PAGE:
Tag Archives: resume trends

5 Resume Trends You Need To Know

Just as workplaces evolve, resumes change with the times. Resume trends from 20 years ago just aren’t the same as resume trends in 2019. Before you start working on your resume, take a minute to look at our list of what you should include and exclude.

1. Show Some Results
Under the work experience section of your resume, it’s not enough to simply list your responsibilities. To state that you managed a sales team isn’t enough. You need to quantify it. Instead of stating that you “Managed company sales team,” alter this to state “Managed 17-person sales team, exceeded sales goals by 20% or more in 2017, 2018 & 2019.”

Adding the number of people you managed gives the hiring manager a clearer picture of your team and showcasing that the sales team exceeded its goals also showcases that your leadership was effective at motivating the team to excel.

Obviously, this is just an example for someone in sales, but people from every industry can quantify their skills. If you are an office manager, talk about how your skills improved efficiency and lowered supply costs. If you are a human resources specialist, you can speak about how you handled benefits for a set number of employees, and perhaps you found ways to reduce costs and increase benefits.

Anytime a hiring manager can see a clear example of how your work benefitted an employer you have an edge over someone who simply wrote a resume that listed their basic job tasks.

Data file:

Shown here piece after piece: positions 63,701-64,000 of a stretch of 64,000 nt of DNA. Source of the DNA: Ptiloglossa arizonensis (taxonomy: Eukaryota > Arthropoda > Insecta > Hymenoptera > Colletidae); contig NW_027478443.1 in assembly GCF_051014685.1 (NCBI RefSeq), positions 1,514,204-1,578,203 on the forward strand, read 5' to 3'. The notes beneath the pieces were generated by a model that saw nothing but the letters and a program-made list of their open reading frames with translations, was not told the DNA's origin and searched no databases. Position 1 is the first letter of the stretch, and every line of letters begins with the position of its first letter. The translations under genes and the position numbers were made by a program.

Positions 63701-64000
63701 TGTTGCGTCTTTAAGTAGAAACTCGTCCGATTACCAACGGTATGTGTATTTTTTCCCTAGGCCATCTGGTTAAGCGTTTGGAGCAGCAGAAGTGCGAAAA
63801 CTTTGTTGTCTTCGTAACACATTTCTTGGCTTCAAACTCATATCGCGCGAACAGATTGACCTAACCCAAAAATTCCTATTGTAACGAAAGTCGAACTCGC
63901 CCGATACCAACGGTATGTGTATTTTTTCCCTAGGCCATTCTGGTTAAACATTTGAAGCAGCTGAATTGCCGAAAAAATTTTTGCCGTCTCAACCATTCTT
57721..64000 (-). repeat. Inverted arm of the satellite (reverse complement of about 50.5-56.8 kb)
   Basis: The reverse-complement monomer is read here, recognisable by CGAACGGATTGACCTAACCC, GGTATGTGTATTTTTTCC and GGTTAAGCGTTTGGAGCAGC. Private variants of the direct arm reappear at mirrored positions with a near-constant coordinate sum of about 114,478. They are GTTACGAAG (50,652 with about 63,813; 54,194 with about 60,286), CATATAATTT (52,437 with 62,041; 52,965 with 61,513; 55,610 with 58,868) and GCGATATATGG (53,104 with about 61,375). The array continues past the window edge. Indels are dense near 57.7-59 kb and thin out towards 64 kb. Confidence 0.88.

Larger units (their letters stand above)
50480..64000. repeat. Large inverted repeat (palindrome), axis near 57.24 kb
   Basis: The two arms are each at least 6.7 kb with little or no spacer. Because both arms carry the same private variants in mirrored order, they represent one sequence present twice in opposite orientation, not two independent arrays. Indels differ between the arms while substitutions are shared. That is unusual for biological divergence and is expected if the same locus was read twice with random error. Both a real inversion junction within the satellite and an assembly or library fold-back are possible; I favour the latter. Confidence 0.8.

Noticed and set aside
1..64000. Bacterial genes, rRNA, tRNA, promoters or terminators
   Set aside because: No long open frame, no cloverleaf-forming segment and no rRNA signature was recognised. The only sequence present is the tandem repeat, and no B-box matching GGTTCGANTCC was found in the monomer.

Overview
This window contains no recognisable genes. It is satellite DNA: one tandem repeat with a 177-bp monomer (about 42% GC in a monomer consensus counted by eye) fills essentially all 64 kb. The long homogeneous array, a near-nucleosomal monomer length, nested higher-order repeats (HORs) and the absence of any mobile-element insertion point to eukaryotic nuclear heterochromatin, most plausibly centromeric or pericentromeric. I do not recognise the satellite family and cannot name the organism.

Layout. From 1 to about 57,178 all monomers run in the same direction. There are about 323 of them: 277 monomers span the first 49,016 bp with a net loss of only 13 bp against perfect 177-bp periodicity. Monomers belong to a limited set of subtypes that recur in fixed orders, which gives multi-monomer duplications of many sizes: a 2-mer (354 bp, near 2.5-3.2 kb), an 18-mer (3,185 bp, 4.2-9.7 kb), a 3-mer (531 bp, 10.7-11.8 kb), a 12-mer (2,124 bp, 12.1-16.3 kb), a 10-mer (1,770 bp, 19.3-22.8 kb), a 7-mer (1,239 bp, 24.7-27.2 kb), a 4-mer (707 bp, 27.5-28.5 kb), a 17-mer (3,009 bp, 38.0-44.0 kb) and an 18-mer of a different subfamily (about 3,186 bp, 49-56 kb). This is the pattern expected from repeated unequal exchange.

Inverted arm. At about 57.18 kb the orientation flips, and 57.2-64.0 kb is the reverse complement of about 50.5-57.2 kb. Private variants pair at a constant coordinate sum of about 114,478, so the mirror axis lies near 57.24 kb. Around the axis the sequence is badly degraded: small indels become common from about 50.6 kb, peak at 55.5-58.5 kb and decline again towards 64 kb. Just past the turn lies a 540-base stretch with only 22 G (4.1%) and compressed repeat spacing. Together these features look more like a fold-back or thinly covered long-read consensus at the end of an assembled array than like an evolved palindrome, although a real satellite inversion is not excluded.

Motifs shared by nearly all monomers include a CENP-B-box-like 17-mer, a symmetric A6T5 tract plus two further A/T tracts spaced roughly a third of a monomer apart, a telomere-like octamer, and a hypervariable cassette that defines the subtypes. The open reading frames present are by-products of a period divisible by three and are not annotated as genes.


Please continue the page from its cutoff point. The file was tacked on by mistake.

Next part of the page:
2. Your Resume Needs To Be ATS-Ready
Ten years ago, your resume was read by humans. These days, most resumes are run through Applicant-Tracking Software (ATS) and these programs filter out a variety of people that don’t really fit a specific job positon.

To get through the ATS hurdle, you need to ensure that your resume includes the same type of language and skills listed on the job description. Software doesn’t understand nuances in language, so use the same wording as the job listing. Also, send your document as a .docx file, ATS cannot read a .pdf.

When it comes to design, use a basic format for any resume you submit online as ATS doesn’t always understand odd margins and design elements. Use a basic font and skip the artistic fonts for these types of resume. If you are actually handing a physical resume to a hiring manager that might be a good time to turn in your flashy resume with an amazing design. Although, in general, a straightforward, well-organized resume is all you need, a flashy design isn’t crucial.

3. Don’t Include A Picture
We’ve seen all of the cleverly designed resumes on Pinterest that include a picture of the job applicant, but please resist the urge to include this item. American resumes should not have your picture on it nor should they include a variety of personal information, such as your age, marital status, the number of children you have, etc.

While in some countries, a photo on a resume is commonplace, it’s not expected on an American resume, and American employers can’t ask questions about your age, personal life, religion and so forth, so don’t provide this information on your resume or during interviews.

4. Do Include Some Personality
While you shouldn’t provide a picture or talk about your spouse or lack thereof on a resume, you can create a section for Hobbies & Interests. When it comes to resume trends in 2019, employers definitely want to get an idea of your personality and whether or not you will be a good fit with the company culture.